Update, 4:45pm ET: Protesters are discussing their next move:
Update, 5:25pm ET: The 16 remaining members of the group that took over the lobby of the Guggenheim left the museum and gave a public declaration outside.
The declaration said:
Today we successfully occupied the museum with bodies and voices, inside and out. The Guggenheim authorities would rather shut down the museum for the day than talk to their critics. We didn’t come to shut the museum — we came to ask to attend a meeting with the Board of Trustees, and we hope that meeting happens soon.
Today is International Workers’ Day. When workers in Abu Dhabi — who are not allowed to organize — go on strike, they may be arrested, beaten, and deported. We repeat the demands for a living wage, a debt jubilee, and the right to organize.
We appreciate all the workers we spent time with. On this May Day, we also stand in solidarity with the struggles of workers everywhere, including the museum guards who make $11 an hour, and the groundskeepers who make $9 an hour, which is not a living wage in New York City.
The art we brought with us was shared by all but then violently destroyed by the museum. We thank SASI (South Asian Solidarity Initiative), DRUM (Desis Rising Up and Moving), the Taxi Workers Alliance, the Guerrilla Girls, Mahina Movement, and our allies in the South Asian community who rallied in support outside.
This is part of an ongoing campaign, with 52 weeks of actions to come. The museum’s disdain for the public and criticism will mean that this movement only grows.
When the group left, it was met with 20 pizzas sent by art nonprofit Creative Time.
Update, 6:40pm ET: The Solomon R. Guggenheim Foundation, which operates the Guggenheim Museum in New York City and the forthcoming Guggenheim Abu Dhabi, responded to our request for a comment on today’s action with the following statement:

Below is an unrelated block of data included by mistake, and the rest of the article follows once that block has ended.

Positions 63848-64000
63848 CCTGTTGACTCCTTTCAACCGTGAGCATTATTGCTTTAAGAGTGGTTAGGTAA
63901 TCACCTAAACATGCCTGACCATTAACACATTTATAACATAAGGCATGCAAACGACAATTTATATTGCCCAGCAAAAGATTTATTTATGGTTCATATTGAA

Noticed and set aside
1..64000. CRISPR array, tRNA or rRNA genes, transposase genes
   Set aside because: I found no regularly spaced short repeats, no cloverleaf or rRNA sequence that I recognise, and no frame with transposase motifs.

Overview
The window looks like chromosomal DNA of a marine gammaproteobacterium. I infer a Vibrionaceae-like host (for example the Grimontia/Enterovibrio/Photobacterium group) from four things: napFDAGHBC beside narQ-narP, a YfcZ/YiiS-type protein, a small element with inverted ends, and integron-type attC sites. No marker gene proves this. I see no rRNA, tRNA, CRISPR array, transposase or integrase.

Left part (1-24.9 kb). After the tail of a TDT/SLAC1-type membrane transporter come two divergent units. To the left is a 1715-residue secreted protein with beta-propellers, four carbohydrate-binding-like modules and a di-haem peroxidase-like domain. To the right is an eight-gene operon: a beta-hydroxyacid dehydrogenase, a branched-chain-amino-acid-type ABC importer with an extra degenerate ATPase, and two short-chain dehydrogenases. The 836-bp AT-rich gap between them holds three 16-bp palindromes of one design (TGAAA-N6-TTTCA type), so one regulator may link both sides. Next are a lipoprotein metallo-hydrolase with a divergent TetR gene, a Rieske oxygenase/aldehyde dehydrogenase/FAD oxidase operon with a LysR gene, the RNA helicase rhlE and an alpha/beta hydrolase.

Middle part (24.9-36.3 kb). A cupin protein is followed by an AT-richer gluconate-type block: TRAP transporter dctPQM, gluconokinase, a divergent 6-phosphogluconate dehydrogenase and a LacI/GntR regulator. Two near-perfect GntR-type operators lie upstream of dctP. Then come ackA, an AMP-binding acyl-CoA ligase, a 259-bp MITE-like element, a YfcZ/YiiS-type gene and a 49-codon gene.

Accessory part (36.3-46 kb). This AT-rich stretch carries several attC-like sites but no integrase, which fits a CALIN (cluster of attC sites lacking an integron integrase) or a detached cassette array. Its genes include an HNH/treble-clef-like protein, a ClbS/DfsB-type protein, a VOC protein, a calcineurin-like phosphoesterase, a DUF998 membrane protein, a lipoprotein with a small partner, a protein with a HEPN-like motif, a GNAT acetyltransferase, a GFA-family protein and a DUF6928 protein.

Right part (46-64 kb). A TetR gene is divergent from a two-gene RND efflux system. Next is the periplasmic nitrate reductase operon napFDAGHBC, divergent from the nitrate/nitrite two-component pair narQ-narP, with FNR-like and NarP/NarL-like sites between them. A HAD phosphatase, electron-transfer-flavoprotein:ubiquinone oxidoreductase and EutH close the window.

We are disappointed that the actions of today’s demonstrators forced the Solomon R. Guggenheim Museum to close its doors and turn away thousands of members of the public.
We have met with representatives of the group behind today’s demonstration on several occasions and have tried to maintain open lines of communication. We share their concerns about worker welfare in the Gulf Region, but these kinds of disruptive activities run counter to our objective of building the cooperation and goodwill necessary to further change on an extremely complex geopolitical issue.
Despite erroneous reports to the contrary, construction of the Guggenheim Abu Dhabi has not yet begun and a contractor has not yet been selected. In preparation for these milestones, the Guggenheim has been working with our partner, the Tourism Development & Investment Company (TDIC), and other authorities and stakeholders inside and outside of the UAE to continue to advance progress on conditions for workers.
The Guggenheim seeks, as we have from the start, to advance meaningful and verifiable actions. This is evidenced by our continuing contributions to the TDIC Employment Practices Policy (EPP). Significant and documented progress has been made on a number of fronts, including worker accommodation, access to medical coverage, grievance procedures, and retention of passports.
We believe the Guggenheim Abu Dhabi project presents an opportunity for a dynamic cultural exchange and to chart a more inclusive and expansive view of art history. These efforts at real action will take time to become a reality on the ground. We understand that this endeavor comes with great responsibility and we believe strongly in the transformative potential of the Guggenheim Abu Dhabi.